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Abstract: SA-PO844

Humoral Immune Responses Primed by the Alteration of Gut Microbiota Were Associated with Galactose-Deficient IgA1 Production in IgA Nephropathy

Session Information

Category: Glomerular Diseases

  • 1401 Glomerular Diseases: From Inflammation to Fibrosis

Authors

  • Xie, Xinfang, Department of Nephrology, The First Affiliated Hospital of Xi'an Jiaotong University, Xi'an, China
  • Gao, Li, Department of Nephrology, The First Affiliated Hospital of Xi'an Jiaotong University, Xi’an, China
  • Li, Huixian, Department of Nephrology, The First Affiliated Hospital of Xi'an Jiaotong University, Xi’an, China
  • Lu, Wanhong, Department of Nephrology, The First Affiliated Hospital of Xi'an Jiaotong University, Xi’an, China
  • Lv, Jicheng, Renal Division, Peking University First Hospital; Peking University Institute of Nephrology, Beijing, China
  • Jin, Jing, Department of Medicine-Nephrology and Hypertension, Feinberg Cardiovascular and Renal Research Institute, Northwestern University Feinberg School of Medicine, Chicago, Illinois, United States
Background

Galactose-deficient IgA1 (GdIgA1) is critical in the formation of immunodeposits in IgA nephropathy (IgAN), whereas the origin of GdIgA1 is unknown. We focused on the immune response to fecal microbiota in IgAN patients.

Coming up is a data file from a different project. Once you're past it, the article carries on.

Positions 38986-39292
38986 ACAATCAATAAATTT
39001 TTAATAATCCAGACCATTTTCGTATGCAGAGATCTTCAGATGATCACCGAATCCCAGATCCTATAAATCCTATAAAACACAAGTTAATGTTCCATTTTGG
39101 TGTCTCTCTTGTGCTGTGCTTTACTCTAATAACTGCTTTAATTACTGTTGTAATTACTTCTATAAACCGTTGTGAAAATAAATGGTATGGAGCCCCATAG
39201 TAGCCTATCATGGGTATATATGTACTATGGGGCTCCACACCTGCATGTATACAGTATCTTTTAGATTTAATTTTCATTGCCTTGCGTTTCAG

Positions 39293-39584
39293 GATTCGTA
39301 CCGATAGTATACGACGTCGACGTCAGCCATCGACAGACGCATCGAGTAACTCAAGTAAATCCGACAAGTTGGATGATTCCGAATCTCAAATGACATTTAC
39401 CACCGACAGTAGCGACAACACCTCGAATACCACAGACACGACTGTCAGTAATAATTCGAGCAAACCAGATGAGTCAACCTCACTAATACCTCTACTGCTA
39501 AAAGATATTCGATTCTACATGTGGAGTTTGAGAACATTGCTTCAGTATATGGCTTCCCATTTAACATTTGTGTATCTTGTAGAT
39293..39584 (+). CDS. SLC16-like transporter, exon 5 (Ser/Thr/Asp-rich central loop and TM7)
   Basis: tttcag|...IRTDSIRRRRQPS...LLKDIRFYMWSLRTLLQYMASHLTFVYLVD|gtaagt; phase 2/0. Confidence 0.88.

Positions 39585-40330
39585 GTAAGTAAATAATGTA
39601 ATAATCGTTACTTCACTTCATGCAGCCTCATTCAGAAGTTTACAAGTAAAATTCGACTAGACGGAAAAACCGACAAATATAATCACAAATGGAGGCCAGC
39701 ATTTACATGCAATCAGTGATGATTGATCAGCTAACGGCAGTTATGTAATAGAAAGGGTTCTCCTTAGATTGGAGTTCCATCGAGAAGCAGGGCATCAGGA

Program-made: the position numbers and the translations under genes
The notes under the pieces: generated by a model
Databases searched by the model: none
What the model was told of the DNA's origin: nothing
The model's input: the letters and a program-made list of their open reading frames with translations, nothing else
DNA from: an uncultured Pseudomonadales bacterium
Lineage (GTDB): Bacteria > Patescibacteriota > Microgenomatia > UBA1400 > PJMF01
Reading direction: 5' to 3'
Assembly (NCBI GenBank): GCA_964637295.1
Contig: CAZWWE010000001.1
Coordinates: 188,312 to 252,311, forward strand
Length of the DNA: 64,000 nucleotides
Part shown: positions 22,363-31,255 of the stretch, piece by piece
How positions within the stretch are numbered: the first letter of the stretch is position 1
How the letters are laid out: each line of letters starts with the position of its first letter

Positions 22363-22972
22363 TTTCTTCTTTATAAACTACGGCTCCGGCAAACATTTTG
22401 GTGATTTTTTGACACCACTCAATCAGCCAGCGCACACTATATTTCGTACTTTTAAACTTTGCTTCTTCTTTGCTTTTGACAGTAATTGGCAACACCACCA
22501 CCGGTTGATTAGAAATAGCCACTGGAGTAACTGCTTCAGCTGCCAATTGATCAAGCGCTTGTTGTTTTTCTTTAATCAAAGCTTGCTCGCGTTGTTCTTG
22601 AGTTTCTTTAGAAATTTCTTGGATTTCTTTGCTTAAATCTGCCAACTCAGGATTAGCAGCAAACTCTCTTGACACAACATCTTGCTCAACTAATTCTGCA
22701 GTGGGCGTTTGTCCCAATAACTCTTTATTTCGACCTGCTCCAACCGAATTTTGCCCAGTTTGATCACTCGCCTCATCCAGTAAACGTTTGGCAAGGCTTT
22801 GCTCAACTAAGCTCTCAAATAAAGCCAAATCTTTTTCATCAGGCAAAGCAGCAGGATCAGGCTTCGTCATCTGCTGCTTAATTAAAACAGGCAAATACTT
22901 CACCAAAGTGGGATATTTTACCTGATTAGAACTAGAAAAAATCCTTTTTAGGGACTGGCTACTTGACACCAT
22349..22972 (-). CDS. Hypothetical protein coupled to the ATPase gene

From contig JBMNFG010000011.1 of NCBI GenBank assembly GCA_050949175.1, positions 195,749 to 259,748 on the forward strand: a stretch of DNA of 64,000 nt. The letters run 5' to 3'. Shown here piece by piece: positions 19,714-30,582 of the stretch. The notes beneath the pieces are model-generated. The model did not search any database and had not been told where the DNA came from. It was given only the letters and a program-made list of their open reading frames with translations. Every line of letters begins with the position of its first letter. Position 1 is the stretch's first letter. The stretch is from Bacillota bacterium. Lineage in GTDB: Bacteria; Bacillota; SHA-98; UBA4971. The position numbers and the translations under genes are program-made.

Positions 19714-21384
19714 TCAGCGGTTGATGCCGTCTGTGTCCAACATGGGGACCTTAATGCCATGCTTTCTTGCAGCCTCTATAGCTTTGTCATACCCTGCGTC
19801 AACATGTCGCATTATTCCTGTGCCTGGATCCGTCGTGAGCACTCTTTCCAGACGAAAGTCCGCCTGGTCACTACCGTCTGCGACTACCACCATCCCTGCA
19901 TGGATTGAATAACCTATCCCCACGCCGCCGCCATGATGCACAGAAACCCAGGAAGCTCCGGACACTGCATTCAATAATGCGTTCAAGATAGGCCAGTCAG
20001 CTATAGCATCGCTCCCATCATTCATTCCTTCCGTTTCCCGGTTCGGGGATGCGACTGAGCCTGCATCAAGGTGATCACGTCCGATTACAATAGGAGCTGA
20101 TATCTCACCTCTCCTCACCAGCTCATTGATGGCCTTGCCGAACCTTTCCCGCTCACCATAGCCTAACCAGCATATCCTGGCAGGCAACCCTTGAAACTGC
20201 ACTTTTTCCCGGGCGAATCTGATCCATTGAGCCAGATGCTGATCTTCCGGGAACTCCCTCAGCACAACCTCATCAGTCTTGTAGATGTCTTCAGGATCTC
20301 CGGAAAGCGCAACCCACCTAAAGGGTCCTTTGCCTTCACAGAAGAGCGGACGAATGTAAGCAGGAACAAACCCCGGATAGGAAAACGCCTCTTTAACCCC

Methods

By running 16S rRNA gene sequencing, we compared IgAN samples to the control samples from household-matched or nonrelated individuals. Levels of plasma GdIgA1 and poly-IgA complexes were measured, and candidate microbes that can either incite IgA-directed antibody response or degrade IgA through specific IgA protease activities were identified.

Results

The IgAN group showed distinct composition of fecal microbiota as compared to healthy controls. Particularly, high abundance of Escherichia-Shigella was associated with the disease group based on analyses using Receiver-operating Characteristic (AUC 0.837, 95% CI 0.738-0.914), Principe Coordinates, and the LEfSe algorithm (LDA score: 4.56, p<0.001). Accordingly, the bacterial levels directly correlated with high titers of plasma GdIgA1(r=0.36, p<0.001), and patients had higher IgA1 against stx2(2.88±0.46 IU/ml vs. 1.34±0.35 IU/ml, p=0.03), the main antigen of Escherichia-Shigella. Conversely, the healthy controls showed relatively higher abundance of the commensal bacteria that produce IgA-degrading proteases. Particularly, the abundance of some intestinal bacteria expressing IgA proteases showed an inverse correlation with the levels of plasma GdIgA1 in IgAN.

Conclusion

Our data suggest that mucosal IgA production, including those of GdIgA1, is potentially linked to the immune reactivities against gut Escherichia-Shigella, and conversely, the IgA protease-producing microbiota in the gut are suppressed in IgAN patients.